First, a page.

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A novel parthenin analog exhibits anti-cancer activity: Activation of apoptotic signaling events through robust NO formation in human leukemia HL-60 cells

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A novel parthenin analog exhibits anti-cancer activity: Activation of apoptotic signaling events through robust NO formation in human leukemia HL-60 cells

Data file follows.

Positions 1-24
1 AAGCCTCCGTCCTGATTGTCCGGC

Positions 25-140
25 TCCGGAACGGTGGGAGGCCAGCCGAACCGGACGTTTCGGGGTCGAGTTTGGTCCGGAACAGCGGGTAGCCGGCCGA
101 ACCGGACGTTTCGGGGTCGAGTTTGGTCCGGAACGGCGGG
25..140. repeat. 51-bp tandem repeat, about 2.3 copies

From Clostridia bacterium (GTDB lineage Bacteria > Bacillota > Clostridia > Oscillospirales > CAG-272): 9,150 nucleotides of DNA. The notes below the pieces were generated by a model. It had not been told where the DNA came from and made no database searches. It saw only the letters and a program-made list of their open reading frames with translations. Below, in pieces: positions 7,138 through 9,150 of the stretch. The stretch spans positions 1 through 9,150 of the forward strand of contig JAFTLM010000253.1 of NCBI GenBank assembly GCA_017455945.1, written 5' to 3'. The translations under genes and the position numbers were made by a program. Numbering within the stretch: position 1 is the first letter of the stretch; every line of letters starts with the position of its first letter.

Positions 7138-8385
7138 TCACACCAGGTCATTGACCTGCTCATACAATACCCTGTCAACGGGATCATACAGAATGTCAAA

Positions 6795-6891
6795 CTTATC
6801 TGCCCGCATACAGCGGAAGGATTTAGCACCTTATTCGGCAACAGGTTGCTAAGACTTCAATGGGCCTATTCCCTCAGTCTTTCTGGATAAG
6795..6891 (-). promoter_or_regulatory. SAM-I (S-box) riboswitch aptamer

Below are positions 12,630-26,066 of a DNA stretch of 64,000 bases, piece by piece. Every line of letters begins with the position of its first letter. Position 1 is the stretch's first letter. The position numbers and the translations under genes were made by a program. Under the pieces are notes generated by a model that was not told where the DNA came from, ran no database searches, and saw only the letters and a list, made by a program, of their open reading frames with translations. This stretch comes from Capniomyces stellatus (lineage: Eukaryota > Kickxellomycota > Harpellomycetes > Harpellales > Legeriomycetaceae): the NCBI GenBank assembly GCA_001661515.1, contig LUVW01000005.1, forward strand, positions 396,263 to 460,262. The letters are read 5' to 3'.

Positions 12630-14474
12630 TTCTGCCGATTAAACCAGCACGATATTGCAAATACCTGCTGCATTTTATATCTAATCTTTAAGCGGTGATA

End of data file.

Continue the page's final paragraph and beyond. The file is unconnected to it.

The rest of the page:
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  A novel parthenin analog exhibits anti-cancer activity: Activation of apoptoticsignaling events through robust NO formation in human leukemia HL-60 cells Ajay Kumar a , Fayaz Malik a , Shashi Bhushan a , Bhahwal A. Shah b , Subhash C. Taneja b , Harish C. Pal a ,Zahoor A. Wani a , Dilip M. Mondhe a , Jagdeep Kaur c , Jaswant Singh a, ⇑ a Division of Pharmacology, Indian Institute of Integrative Medicine (Council of Scientific and Industrial Research), Canal Road, Jammu Tawi 180001, India b Division of Bio-organic Chemistry, Indian Institute of Integrative Medicine (Council of Scientific and Industrial Research), Canal Road, Jammu Tawi 180001, India c Department of Biotechnology, Panjab University, Chandigarh 160014, India a r t i c l e i n f o  Article history: Received 29 January 2011Received in revised form 8 June 2011Accepted 15 June 2011Available online 29 June 2011 Keywords: Parthenin analog (P19)ApoptosisNitric oxide (NO)NACNF- j B a b s t r a c t This study describes the anti-cancer activity of P19, ananalog of parthenin. P19induced apoptosis in HL-60cellsandinhibitedcellproliferationwith48hIC50of3.5 l M.At10mg/kgdose,itdoubledthemediansurvival time of L1210 leukemic mice and at 25mg/kg it inhibited Ehrlich ascites tumor growth by 60%.Investigation of themechanismof P19inducedapoptosis inHL-60cells revealed that N-acetyl- L  -cysteine(NAC) and s-methylisothiourea (sMIT) could reverse several molecular events that lead to cell death byinhibiting nitric oxide (NO) formation. It selectively produced massive NO in cells while quenching thebasal ROSlevelswithconcurrent elevationof GSH. P19disruptedmitochondrial integrityleadingtocyto-chrome  c   release and caspase-9 activation. P19 also caused caspase-8 activation by selectively elevatingthe expression of DR4 and DR5. All these events lead to the activation of caspase-3 leading to PARP-1cleavageandDNAfragmentation.However,knockingdownofAIFbysiRNAalsosuppressedtheapoptosissubstantially thus indicating caspase independent apoptosis, too. Further, contrary to enhanced iNOSexpression, its transcription factor, NF- j B (p65) was cleaved with a simultaneous increase in cytosolicI j B-alpha. In addition, P19 potently inhibited pro-survival proteins pSTAT3 and survivin. The multi-modal pro-apoptoticactivityof P19raises itspotential usefulnessasapromisinganti-cancer therapeutic.   2011 Elsevier Ireland Ltd. All rights reserved. 1. Introduction Cancer cells accumulate several genetic and epigenetic muta-tions to cleverly evade self demise by deregulating apoptosis andsetting a stage for initiation, promotion and progression of themalignant growth [1]. Agents that can trigger the process of apop-tosisincancercellsaretherefore,consideredpotentiallyimportantfor the development of anti-cancer chemotherapeutics [2]. In thisconcern, we focusedour attentiononparthenin, amajor sesquiter-pene lactone from the obnoxious weed  Parthenium hysterophorus Linn. (Asteraecae) that grows wild in different regions of India.The plant causes contact dermatitis and allergic rhinitis in animals[3]. Despite the fact that  Parthenium  is considered a toxic plant itstraditional uses are amply reported in literature [4]. One of itschemical constituent parthenin is reported to be responsible forcytotoxic effects of this plant [5,6]. Parthenin has also been re-ported to exhibit anti-tumor activity in mice [7]. In view of the re-ported toxicity of parthenin we attempted to prepare variousanalogs of parthenin modifying its functional groups to obtainsome potent anti-cancer analog of lesser toxicity. In this endeavorwe screened several semi-synthetic analogs of parthenin primarilyfor their apoptotic index and selected P19 among themas the pro-spectivepro-apoptotic candidate for its detailedstudies todevelopit into a promising anticancer therapeutic lead. About 50% of thecancers are known to have p53 mutated. Therefore, we employedp53 null, human acute myeloid leukemia HL-60 cells [8]. Thus,the agents that can induce apoptosis via a  p53 -independent path-way should have a broader therapeutic potential not only in AML patients but also in other cancer diseases.Severalearlierstudieshavedemonstratedthatnitricoxide(NO)isanimportantsignalingmessengerthatplaysanimportantroleinmanyphysiological andpathologicalconditions. EndogenousNOisgenerated from  L  -arginine by three major types of NO synthases(NOS), i.e. endothelial NOS, neural NOS, and inducible NOS (iNOS)while another form of NO has recently been reported from 0009-2797/$ - see front matter    2011 Elsevier Ireland Ltd. All rights reserved.doi:10.1016/j.cbi.2011.06.006  Abbreviations:  AIF, apoptosis inducing factor; AML, acute myeloid leukemia;DR4, death receptor 4; DR5, death receptor 5; DRP-1, dynamin related protein-1;GSH, glutathione reduced; iNOS, inducible nitric oxide synthase; NAC, N-acetyl- L  -cysteine; NF- j B, nuclear factor-kappa B; PARP-1, poly (ADP ribose) polymerase-1;pSTAT3, phosphorylated signal transducer and activator of transcription protein-3;ROS, reactive oxygen species; sMIT, s-methylisothiourea; TNFR1, tumor necrosisfactor receptor 1. ⇑ Corresponding author. Tel.: +91 191 2569000x291; fax: +91 191 2569333. E-mail address:  jsishar1@yahoo.com (J. Singh).Chemico-Biological Interactions 193 (2011) 204–215 Contents lists available at ScienceDirect Chemico-Biological Interactions journal homepage: www.elsevier.com/locate/chembioint  mitochondria [9,10]. Several studies have amply demonstratedthat NO can induce apoptosis in a variety of tumor cells [11,12],by mechanisms involving induction of stress proteins, mitochon-drial disruption, release of cytochrome  c  , and caspase activation[13]. In the recent past, we reported a lignan composition from Cedrus deodara  that caused NO-mediated apoptotic cell death of Molt-4 cells by activating both intrinsic and extrinsic pathways[14]. Nitric oxide in vivo may contribute to paracrine tumor-suppressive activities by triggering various signaling pathways. Aknown example is tamoxifen, which potently induced iNOS andNO formation in myoepithelial cells in culture in an estrogenreceptor- b -dependent manner [15]. This chemotherapeutic is usedfor high risk population of women with familial history of breastcancer. One potent transcription factor accounting for iNOS induc-tion is the nuclear factor-kappa-B (NF- j B), which is constitutivelyactivated in most of the cancer cell lines and in several cancertissues while its level is very low in resting cells [16]. Cells thatexpressconstitutivelyactivatedNF- j Bareresistanttovariousche-motherapeuticagentsandradiationtreatment[16].ManypreviousstudieshaveimplicatedNF- j Binthedevelopmentandprogressionofcancer.NF- j Bisalsoknowntoregulatetheexpressionofseveralanti-apoptotic genes such as IAPs, Bcl-2, Bcl-xL and survivin [17].In addition NF- j B regulates the expression of several genes in-volved in cancer cell proliferation, interestingly, some of thesegenes are also regulated by STAT3 (signal transducer and activatorof transcription protein-3). In fact STAT3 and NF- j B are closelylinked and both these transcription factors require each other fortheir persistent activation in the cancer cells [18]. STAT3 is foundto be crucial for growth of several cancer types but its expressionis dispensable for normal cells in postembryonic stage [19]. Thismakes NF- j B and STAT3 an ideal target for development of anti-cancer therapeutics. The present studies describe the multi-modalaction of P19 in killing cancer cells by targeting several such apop-totic signaling pathways where the selective generation of NO ap-pears indispensable initiating event in activating pro-apoptoticcascades while simultaneously inhibiting the activity of NF- j Band STAT3. 2. Materials and methods  2.1. Chemicals and antibodies Dihydrorhoethidium (DHE), 2,7-dichlorodihydrofluoresceindiacetate (DCFH-DA), 4,5-diaminofluorescene-diacetate (DAF-2-DA),  L  -buthionine-S,R-sulfoximine (BSO), ethidium bromide,propidium iodide (PI), DNase-free RNase, proteinase K, 3-(4,5,-dimethylthiazole-2-yl)-2,5-diphenyltetrazolium bromide (MTT),N-acetyl- L  -cysteine (NAC), s-methylisothiourea (sMIT), stauro-sporine, camptothecin, Fetal bovine serum were purchased fromM/s Sigma–Aldrich, USA; other reagents used were of analyticalgrade and available locally. Annexin V-FITC apoptosis detectionkit, Mitochondrial Membrane Sensor Kit and Apo Alert glutathionedetectionkitwereobtainedfromM/sBDBioscienceswhileApoalertcaspasesassaykitswerefromM/s B.D. Clontech;Anti-humananti-bodies to Bax (#SC-20067), Bid (#SC-6538), DRP-1 (#SC-21804),PARP-1(#SC-8007), Bcl-2 (SC-7382), TNFR1(#SC-1070), FAS (#SC-8009), DR4 (#SC-6824), DR5 (#SC-7192), NF- j B p65 (#SC-8008),NF- j Bp50(#SC-8414), pSTAT-3(Ser727)(#SC-21876), CASPASE-3(#SC-7272), CASPASE-8 (#SC-56070), CASPASE-9 (#SC-56077), AIF(SC-5586), AIF siRNA (h) (SC-29193) survivin (#SC-8806), actin(#SC-8432), goat anti-rabbit IgG-HRP (#SC2030) and goat anti-mouse IgG-HRP (#SC2031), were from M/s Santa Cruz, USA; iNOS(#610432, clone 54) and cytochrome  c   (#556433, clone 7H8.2C12)were from M/s BD, Pharmingen, USA; actin (#CP01), iNOS(#482755) and rabbit anti-goat IgG-HRP (#401504) were fromCalbiochem, Germany; electrophoresis reagents and protein mark-erswerefromM/sBIO-RAD,USAwhileHyperfilmandECLreagentsfromM/s AmershamBiosciences, UK. The sources for other chemi-calsandreagentsaresameasusedearlier[20,21].  2.2. Synthesis of parthenin analog P19 Parthenin, a sesquiterpene lactone was isolated from a plantweed P. hysterophorus .P19[2 0 -(4-chlorophenyl)-3-(4-chloropheny-lidene)-5,10-dimethyl-12-methylene-decahydro-1,2-(1 0 ,3 0 -dioxo-cyclopenta[c])azuleno(4,5-b)furan-4,11-dione] (Scheme 1) wassynthesized from parthenin as reported earlier [22].  2.3. Cell culture, growth conditions and treatment  Human promyelocytic leukemia cell line HL-60 was obtainedfrom NCI, USA; MCF-7 and HeLa cells were obtained from NCCSPune, India; Human Gingival Fibroblast (hGF) cell line developedfrom healthy gingival [23] was provided kindly by Dr. Anil Bala-pure, Scientist, CDRI, Lucknow, India. The cells were grown inRPMI-1640 medium containing 10% FCS, 100units pencillin/100 l g streptomycin per ml medium in CO 2  incubator at 37  Cwith95%humidityand5%CO 2 gasenvironment.Cellsweretreatedwith P19 dissolved in DMSO while the untreated cultures receivedonly the vehicle (DMSO, <0.2%, v/v).  2.4. Housing and care of animals Swissalbinomice(22–25g), DBA/2femalemiceandCDF1malemice (18–23g) were housed in standard size polycarbonate cagesfed with standard pellet diet (Gold Muhor, Lipton India Ltd.) andautoclaved water was given ad libitum. They were housed in con-trolled conditions of temperature (25±2  C), humidity (50–60%)and12:12hof light:darkcycle. The studies andnumberof animalsused were approved by the institutional ethics committee.  2.5. Cell proliferation assay Cell proliferation was determined using 3-(4,5-dimethylthia-zole-2-yl)-2,5-diphenyltetrazolium bromide (MTT) as describedearlier [20]. HL-60 cells (2.0  10 4 /200 l l) and adherent cultures(10 4 /200 l l) of MCF-7, HeLa and hGF cells in 96 well culture platesweretreatedwithvariousconcentrationsofP19for48horvarioustime periods. The MTT formazancrystals formed were dissolved in200 l l of DMSO; OD measured at 570nm. The cytotoxicity of P19was expressed as the relative viability (% of untreated controlcells). OOOOOClCl Scheme 1.  Structure of parthenin analog P19.  A. Kumar et al./Chemico-Biological Interactions 193 (2011) 204–215  205   2.6. In vivo anti cancer studies The studies for in vivo anti cancer activity in mouse modelswere conducted as per the protocols of National cancer Institute(NCI), USA [24].  2.7. Anti-cancer activity of P19 in L1210 lymphoid leukemia model inmice L1210 lymphoid leukemia cells grown in the peritoneal cavityof DBA/2 female mice were collected from the animal harboring6–7days old ascites. For testing, CDF1 males were used.5  10 5 cells were injected intraperitoneally in 18 CDF1 malesweighing 18–23g on day 0. The next day, animals were random-ized and divided into three groups, containing seven animals each.Group I were treated with P19 at the dose of 10mg/kg (i.p.) fornineconsecutivedays,GroupIIreceived20mg/kg(i.p.)of5-fluoro-uracilaspositivecontrol.GroupIIIservedascontrolanditreceived0.2ml normal saline (i.p.) for nine consecutive days. The mediansurvival time of animals in each group was calculated as describedearlier [24].  2.8. The effect of P19 on Ehrlich ascites tumor (solid) models in mice Ehrlich Ascites Carcinoma (EAC) cells maintained in the perito-nealcavityofSwissalbinomicewerecollectedfromananimalhav-ing 8–10days old ascitic tumor by aspirating ascetic fluid. Mice of single sex weighing 18–23g were selectedfor the experiment, andwere injected with 1  10 7 EAC cells intramuscularly in the rightthigh of each animal on day 0 and the treatment of P19 (15 and25mg/kg,i.p.)startedfromday1.Thetumorweightwascalculatedonday13intheanimalstreatedfor9daysintraperitoneally(i.p.)ineach animal on day 0. On day 1, the animals were randomized anddivided into different groups. Treatment groups contained sevenanimals each and a control group contained 15 animals. P19 waspreparedin1%Gumacaciainnormalsalineandwasgivenintraper-itoneallyfromday1to9.Similarly,Controlgroupreceived1%Gumacacia in normal saline, whilst 5-fluorouracil (5FU), 22mg/kg i.p.,was used as a positive control. The average tumor weight for eachgroup was calculated, and the percent tumor growth inhibition intreatedgroupswascalculatedasexplainedearlier[24].  2.9. The effect of P19 on Sarcoma-180 (solid) model in mice Sarcoma-180 cells maintained in the peritoneal cavity of balb/cmice were collected from an animal having 8–10days old ascitictumor by aspirating ascetic fluid and 1  10 7 Sarcoma-180 cellswere injected intramuscularly into the right thigh of each animalon day 0 and the treatment of P19 (15mg/kg, i.p.) started fromday 1. Treatment with 5-fluorouracil (5FU), 22mg/kg i.p., wasgiven to a group of mice serving as positive control. Rest of theconditions used were same as that in EAT model.  2.10. Flow cytometric analysis of apoptosis and necrosis HL-60 cells (1  10 6 /ml) were treated with or without 10 l MP19and5mMNACforindicatedtimeperiods.Cellswerecollected,washed twice with PBS and suspended in 0.1ml binding bufferprovided with apoptosis detection kit. Cells were stained with an-nexin V-FITC antibody and propidium iodide as per instructions of the manufacturer and scanned in FL-1 (FITC) vs. FL-2 (PI) channelson BD-LSR flow cytometer using quadrant analysis for evaluatingapoptotic and necrotic cell populations [14].  2.11. DNA cell cycle analysis Cells were treated for various time periods with indicatedconcentrations of P19, processed, stained with PI and analyzedfor PI-DNA fluorescence by flow cytometry as described earlier[20]. The hypodiploid sub-G0/G1 DNA fraction predicts an apopto-tic cell fraction.  2.12. DNA agarose gel electrophoresis DNA fragmentation was assessed by electrophoresis of extracted genomic DNA and visualized in BIO-RAD Gel Documen-tation System as described earlier [20].  2.13. Measurement of intracellular peroxides/ROS, nitric oxide andmitochondrial membrane potential ( D w m ) in HL 60 cells by flowcytometry The levels of intracellular peroxides/ROS were analyzed byusing dihydroethidium (DHE) and 2 0 ,7 0 -dichlorodihydrofluoresceindiacetate (DCFH-DA). Intracellular generation of nitric oxide wasmeasured by using cell permeable dye 4,5-diaminofluorescene-diacetate (DAF-2-DA). Mitochondrial membrane potential wasmeasured by using a Mitochondrial Membrane Sensor Kit contain-ing JC-1 dye as described earlier [20,21].  2.14. Measurement of GSH contents in cells Intracellular levels of GSH were estimated using the BD Apo-Alert™ glutathione detection kit employing monochlorobimane(MCB) reagent. Briefly, cells after various treatments were lysedand incubated with 2mM MCB for 3h at 37  C. Reduced glutathi-one levels were assayed fluorometrically at 395/480nm accordingto manufacturer’s protocol.  2.15. Caspase assays For fluoremetric enzyme assay cells (2  10 6 ) were incubatedwith10 l MP19forindicatedtimeperiods.Attheendoftreatmentcells were washed in PBS and pellets lysed in the cell lysis buffer.Activities of caspase-3, -9/6 and -8 in the cell lysates were deter-mined fluorometrically, using BD ApoAlert caspase fluorescentassay kits. Caspase-3 and -8 employed fluorochrome conjugatedpeptidesDEVD-AFCandIETD-AFCas substrates, respectivelywhilecaspase-9 employed LEHD-AMC. Release of AFC (7-amino-4-trifluoromethyl coumarin) and AMC (7-aminomethylcoumarin)was assayed according to the instructions provided in the manualbythesupplier. Specificinhibitorswereusedasnegativecontroltodetermine whether fluorescence intensity changes were specificfortheactivityof caspases. ThepeptidebasedinhibitorsusedwereDEVD-CHO for caspase-3, IETD-fmk for caspase-8 and LEHD-CHOfor caspase-9/6. Activation of caspases-3, -9 and -8 was also con-firmed by western blotting from the whole cell lysates.  2.16. Use of AIF-siRNA and caspase inhibitors to validate thecontribution of AIF and caspases to apoptosis Expression of AIF was knocked-down in HL-60 cells by usingsiRNAaccordingtomanufacturer’sprotocol(SantacruzBiotechnol-ogy Inc., USA). For inhibition of caspases cell permeable pan cas-pase inhibitor Z-VAD-fmk at 50 l V was added to cell cultures 1hbefore 6h treatment with 10 l V  of P19 or 50 l V  of   b -boswellicacid butyrate (BA-145), used as positive control. 206  A. Kumar et al./Chemico-Biological Interactions 193 (2011) 204–215   2.17. Preparation of cell lysates for western blots analysis Treated and untreated HL-60 cells were centrifuged at 400  g   at4  C, washed in PBS and cell pellets processed for preparation of cytosolic, mitochondrial, nuclear and whole cell lysate fractionsas described earlier [21]. The conditions for the analysis of theexpression of various proteins by western blot analysis using spe-cific antibodies were same as reported earlier [21].  2.18. Statistical analysis Dataarepresentedasmean±S.D.ofthenumberofexperimentsindicated. The comparisons were made between control and trea-tedgroupsandstatisticalsignificancewascalculatedbyusingBon-ferroni test. The difference was considered to be statisticallysignificant if the  p  value was  ⁄  p  <0.05,  ⁄⁄  p  <0.01,  ⁄⁄⁄  p  <0.001. 3. Results  3.1. P19 inhibits cell proliferation P19inhibitedcellproliferationwithlowestIC50valueforHL-60cells incomparisontofewother cancer cell lines of different srcin(Fig. 1A). The 48h IC50 value of P19 was found to be lower in HL-60 cells than in HeLa and MCF-7 cells. HL-60 cells demonstrated atime dependent increase in toxicity of with IC50 values of 9.5, 6.0,5.0and3.5 l V at6,12, 24and48h,respectively(Fig.1B).TheIC50value for normal human cell line hGF however, was higher to theorder of 10-fold when compared to HL-60 cells (Fig. 1A). DMSO,used as a delivery vehicle (<0.2% v/v), did not affect cell growth.Therefore, for all practical purposes HL-60 cells were used forunderstanding the mechanism of action.  3.2. P19 inhibits cancer growth in vivo P19exhibitedanti-canceractivityindifferent mousemodels. InL1210 lymphoid leukemia model in mice it significantly extendedthe median life span of animals to 15.5days (198%) when admin-istered for nine consecutive days at the i.p. dose of 10mg/kg of body weight. Whereas 5-fluorouracil (5-FU) at 20mg/kg of b. wt.increased the median survival time to 18days (230%) (Table 1).Anti-cancer activity of P19 was also observed in other mice tumormodels where P19at 15mg/kg b. wt. (i.p.) produced about 64% tu-mor growth inhibition in Sarcoma-180 (solid) bearing mice; 42%and 63% in the Ehrlich ascites tumor (solid at the doses of 15 and25mg/kg b. wt. (i.p.) (Table 1). Animals treated with P19 appearedhealthyandactive,andnomortalityoccurredduringthetreatmentperiod.  3.3. Induction of apoptosis To elucidate the mechanism of P19 action, we postulated thatcancer cell toxicity might be due to the induction of apoptosis.For this purpose, we analyzed various stereotype biological end-points of apoptosis during an early 6h period of exposure of HL-60 cells to P19 as described in the following.  3.3.1. Induction of DNA fragmentation typical of apoptosis P19 induced concentration dependent DNA fragmentation typ-ical of apoptotic cells. The minimal concentration of P19 inducingDNA fragmentation within 6h apparently was   3 l M (Fig. 1C). The lactone caused DNA damage producing high molecular weightlarger fragments, which appeared as a smear followed byfragments of 180bp or multiples. Fig. 1.  P19 induces cytotoxicity and apoptosis in HL-60 cells. (A) Inhibition of cell proliferation. Influence of P19 on cell proliferation employing MTT assay was evaluated inHL-60, MCF-7and HeLa cancer cell lines and in Primary Human Gingival Fibroblast (hGF) cell line. Cells were treated for 48hand IC50 value for eachcell line was calculatedintermsof50%ofcell viabilityascomparetountreatedcontrol. (B)TimedependentIC5OvalueofP19inHL-60cells; dataaremean±S.D. ofthreeindependentexperiments.(C) P19inducesDNAladdertypical of apoptosis. HL-60cells(2  10 6 )wereincubatedwithindicatedconcentrationsof P19andwith4 l Mof camptothecin(positivecontrol)for 6h followed by DNA extraction and electrophoresis on 1.8% agarose gel as described in Section 2.  A. Kumar et al./Chemico-Biological Interactions 193 (2011) 204–215  207   3.3.2. P19 induced apoptosis assayed by annexin V binding  Annexin-V binding of phosphatidyl serine of exposed cells is anearly indicator of cells undergoing apoptosis. Therefore, cells wereexposed to P19 for different time periods, and the percentage of cells undergoing apoptosis/necrosis was determined by dual stain-ing with annexin V-FITC and PI by flow cytometry. Cells observedtime-dependent increase in apoptotic cell population, which was60% at the end of 6h (Fig. 2A). Interestingly, pretreatment of cellswith 5mM NAC reduced the apoptotic population from 60% toabout 15%.  3.3.3. P19 induced generation of sub-G0/G1 population is inhibited byNAC despite augmentation of GSH contents Treatment of HL-60 cells with P19 observed an increase of about 60% in hypodiploid sub-G0/G1 DNA fraction, indicatingapoptotic population. Pretreatment with NAC, however, reducedthis fraction to about 19%. Treatment with other antioxidants suchastironandtroloxdidnotproduceanyinhibitoryeffectonsub-G0/G1 population (Table 2). NAC, a potent antioxidant, is also thesubstrate utilized by cells in the synthesis of cellular glutathione;it was therefore, of interest to examine the role of GSH in the  Table 1 Comparative influence of P19 on tumor growth inhibition in three different mouse models. For L1210 lymphoid leukemia model in mice the animals were divided into threegroups. Group I was treated with P19 at the dose of 10 mg/kg (i.p) for nine consecutive days. Group II served as control and it received 0.2 ml normal saline (i.p.) for nineconsecutive days Group III treated with 5 FU, 20 mg/kg (i.p.) served as positive control. The median survival time of animals in each group was calculated as described in Section 2.Different doses of P19 were given i.p. to the tumor bearing animals (Swiss albino mice for Ehrlich ascites tumor (Solid) and balb/c for Sarcoma-180) for 9 days and tumor and bodyweight were observed on day 13 and tumor growth inhibition (%) was calculated. Animals treated with 5 FU, 22 mg/kg (i.p.) served as positive control. For Sarcoma-180 andEhrlich ascites tumor each value is the mean ± S.D. of seven observations for animals treated with drug and 15 observations for control groups and represented as tumor weight(mg). TreatmentgroupsDose, mg/kg,i.p.Average tumor weight(mg)Median survival time(days)Tumor growth inhibition(%)Increaseinmediansurvivaltime(%) L1210 lymphoid leukemia Control – – 7.8 – –P19 10 – 15.5 – 1985-Fluorouracil 20 – 18 – 231 Sarcoma-180, solid Control – 1346 – – –P19 15 481 *** – 64 –5-Fluorouracil 22 520 *** – 61 – Ehrlich ascites tumor, solid Control – 1412 – – –P19 15 808 *** – 43 –25 512 *** – 64 –5-Fluorouracil 22 676 *** – 52 – ***  p  <0.001 for treated vs. untreated controls. Other conditions were same as given in Section 2. Fig. 2.  P19 induced apoptosis is protected by NAC despite P19 augmentation of GSH content. (A) NAC protects P19 induced apoptosis assayed by annexin-V binding. HL-60cells(1  10 6 /ml) wereincubatedwith10 l MofP19for indicatedtimeperiods. NAC, 5mMwas addedtocell cultures1hpriortothetreatment withP19. Cells werestainedwith annexin-V-FITC/PI and analyzed for apoptotic/necrotic cell population by flow cytometry. Cells in the lower right quadrant represented apoptosis while in the upperright quadrant indicated post-apoptotic necrosis. FACSCan is representative of one of three similar experiments. (B and C) P19 induces robust increase in GSH contents of cells.HL-60cells(3  10 6 /well,6-wellplate)weretreatedwith10 l MP19forindicatedtimeperiods(B)orwithvariousconcentrationsofP19for6h(C).Cellswereextractedfor determination of reduced glutathione contents using monocholorobimane (MCB). HL-60 cells treated with 5mMNAC alone were considered as positive control. Data aremean±S.D. of three similar experiments.  ⁄⁄⁄  p  <0.001 for treated vs. control; and  @@@  p  <0.001 when cells treated with P19 and NAC were compared tocells treated with P19only.208  A. Kumar et al./Chemico-Biological Interactions 193 (2011) 204–215